The governor is ready to lift the state’s mask mandate. But the Smith Center for the Performing Arts is not.
Guests will continue to be required to wear face coverings and show proof of their vaccination status at major Smith Center locations, Reynolds Hall and Myron’s, at least for now. That’s the current policy at the Smith Center even as Gov. Steve Sisolak lifted the mask mandate in public spaces statewide on Thursday.
Ticket holders for shows at both venues should expect to follow existing requirements at the Smith Center, until performing arts center officials determine their own pandemic safety policies. Fans should expect to wear masks and show proof of vaccination at upcoming performances by the great songwriter and pianist Jim Brickman through Saturday at Myron’s, as well as the Las Vegas Philharmonic Orchestra’s performance of the Beethoven’s 4th and 5th symphonies Saturday at Reynolds Hall.
The President of the Smith Center Myron Martin said Thursday that lifting the venues’ mask requirement isn’t as simple as simply following the governor’s guidelines. Broadway touring shows at Reynolds Hall are under contract requiring specific COVID safety protocols to be in place. These measures generally require the public to be masked.
“We’re deepening our contractual obligations right now,” Martin said Thursday afternoon, about four hours after Sisolak’s announcement. “We just have to make sure that we stick to what we signed on with these shows touring Broadway. Instinctively, I think we will soon be able to lift the restrictions. But we have to see if the shows allow maskless performances in other cities while they’re on tour.
The pandemic continues to undermine live performance, of course. The most recent touring show to play at Reynolds Hall, “My Fair Lady,” dropped five shows in Orange County due to a COVID outbreak before playing Las Vegas Jan. 25-30.
A key element in establishing policies at the Smith Center is that touring productions at the 2,050-seat Reynolds Hall are under cast equity contracts. The union should be involved in talks to change performance metrics during a pandemic.
Martin also contacts touring artists booked at Myron’s. If a performer has signed on to perform in the comfortable 240-seat venue with a masked audience, both parties would have to agree to change the requirements. Martin must also consider the team working at both sites when deciding how and when to change security protocols.
In the entire country, the Smith Center is the most in tune with Broadway theaters, in terms of operations, architecture, and genre of performances. Martin, acutely aware of Broadway trends as a voting member of the Tony Awards, referred to the recent lifting of mask mandates across New York State.
Just as New York Governor Kathy Hochul announced the end of the state’s mask policy, Broadway theaters reaffirmed their own guidelines to require masks and proof of vax through April 30. There is obviously no appetite on the Great White Way to risk the progression of productions which have seen improved sales even during the omicron surge.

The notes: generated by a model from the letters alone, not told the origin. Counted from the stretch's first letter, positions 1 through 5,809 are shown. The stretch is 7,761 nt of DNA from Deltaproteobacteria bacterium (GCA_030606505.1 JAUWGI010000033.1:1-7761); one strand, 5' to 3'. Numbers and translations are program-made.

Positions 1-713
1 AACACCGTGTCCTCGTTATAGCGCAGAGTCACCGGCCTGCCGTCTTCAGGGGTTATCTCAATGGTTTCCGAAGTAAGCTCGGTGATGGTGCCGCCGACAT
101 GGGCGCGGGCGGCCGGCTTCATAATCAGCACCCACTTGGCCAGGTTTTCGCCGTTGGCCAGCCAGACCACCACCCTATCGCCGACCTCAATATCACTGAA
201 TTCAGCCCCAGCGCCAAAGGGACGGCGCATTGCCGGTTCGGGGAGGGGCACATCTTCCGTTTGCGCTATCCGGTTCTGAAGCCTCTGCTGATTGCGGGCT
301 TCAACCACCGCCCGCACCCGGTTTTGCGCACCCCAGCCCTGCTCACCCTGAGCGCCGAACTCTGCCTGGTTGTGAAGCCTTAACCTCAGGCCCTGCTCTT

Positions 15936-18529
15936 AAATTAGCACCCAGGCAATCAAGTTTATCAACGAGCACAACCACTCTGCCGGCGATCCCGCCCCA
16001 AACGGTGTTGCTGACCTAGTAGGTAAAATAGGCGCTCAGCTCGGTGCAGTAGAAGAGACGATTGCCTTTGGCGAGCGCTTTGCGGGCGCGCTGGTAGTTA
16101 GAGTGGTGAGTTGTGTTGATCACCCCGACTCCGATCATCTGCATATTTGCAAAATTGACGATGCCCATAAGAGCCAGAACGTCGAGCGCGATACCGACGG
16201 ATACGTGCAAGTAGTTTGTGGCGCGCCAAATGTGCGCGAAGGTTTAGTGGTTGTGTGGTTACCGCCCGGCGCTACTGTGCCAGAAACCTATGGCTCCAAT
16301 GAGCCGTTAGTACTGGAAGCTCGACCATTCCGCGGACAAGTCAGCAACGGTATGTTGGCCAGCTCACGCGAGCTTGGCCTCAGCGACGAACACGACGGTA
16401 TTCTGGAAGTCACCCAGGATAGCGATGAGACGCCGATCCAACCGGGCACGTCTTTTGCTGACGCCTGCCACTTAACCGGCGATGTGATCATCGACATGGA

The Broadway League, the trade group representing producers and theater owners, has released that all 41 Broadway theaters in New York will require vaccinations for audience members, performers, backstage crew and theater staff at the less until the end of April. This is independent of the Governor’s own political decisions.
“When you see this, it reminds you how important it is to protect the cast, the crew, the employees, everyone in the building,” Martin said. “But I am optimistic we will be able to cross this uncharted territory and have a safe environment for our shows. There are many nuances involved in this process.
And if we’ve learned anything, pandemic politics and nuanced decisions don’t always mix.
No hiding of Luke’s zeal
A man who is undoubtedly ready to drop the mask is a country superstar Luke Bryan. The “American Idol” judge and the Strip’s first resident headliner opens his run at Resorts World Las Vegas on Friday night.
Bryan opened a Zoom press conference Thursday morning announcing, “Nevada just lifted its statewide mask mandate, so we can drink beer and party in Vegas like we’re supposed to. do it.” Then he laughed. It looks like a good time show, played between Bryan’s trips to the blackjack tables.
oscar bonman visits two Las Vegas sportsbooks on Friday, which for him is a great way to start the day (especially if you’re kicking off some Bombay Sapphire martini action). Goodman is due to bet the Super Bowl between 9:30 a.m. and 10 a.m. at the Westgate Superbook, where he has in years past joined broadcast personality and sports betting expert Brian Blessing for a radio chat before wading to the counter.
After that appearance, Goodman also heads to Circa Sportsbook for an interview on sports network VSiN. Last year we backed Goodman’s bet that Antonio Brown would score a touchdown for the Buccaneers. Maybe Brown is on this year’s prop bet list, but I couldn’t find him.
cool blocking alert
An original Pip? A former Prince backup singer? And the woman who embodies Kelvis? All this, and more, Monday night at the Nevada Room. It is Kelly Clinton Holmes accommodation, Bouba Knight of Gladys Knight and the Pips, and the protected Prince Elisa Fiorillo in a special Valentine’s Day edition of “The Sit In.” Dinner is at 6:30 p.m., the show at 8 p.m. It’s a big event, $75 per person, $135 per couple (excluding fees), a six-course dinner, glass of champagne and entertainment included. Go to vegasnevadarooms.com for more information.
John Katsilometes’ column airs daily in Section A. His “PodKats!” podcast can be found at reviewjournal.com/podcasts. Contact him at [email protected] To follow @johnnykats on Twitter, @JohnnyKats1 on Instagram.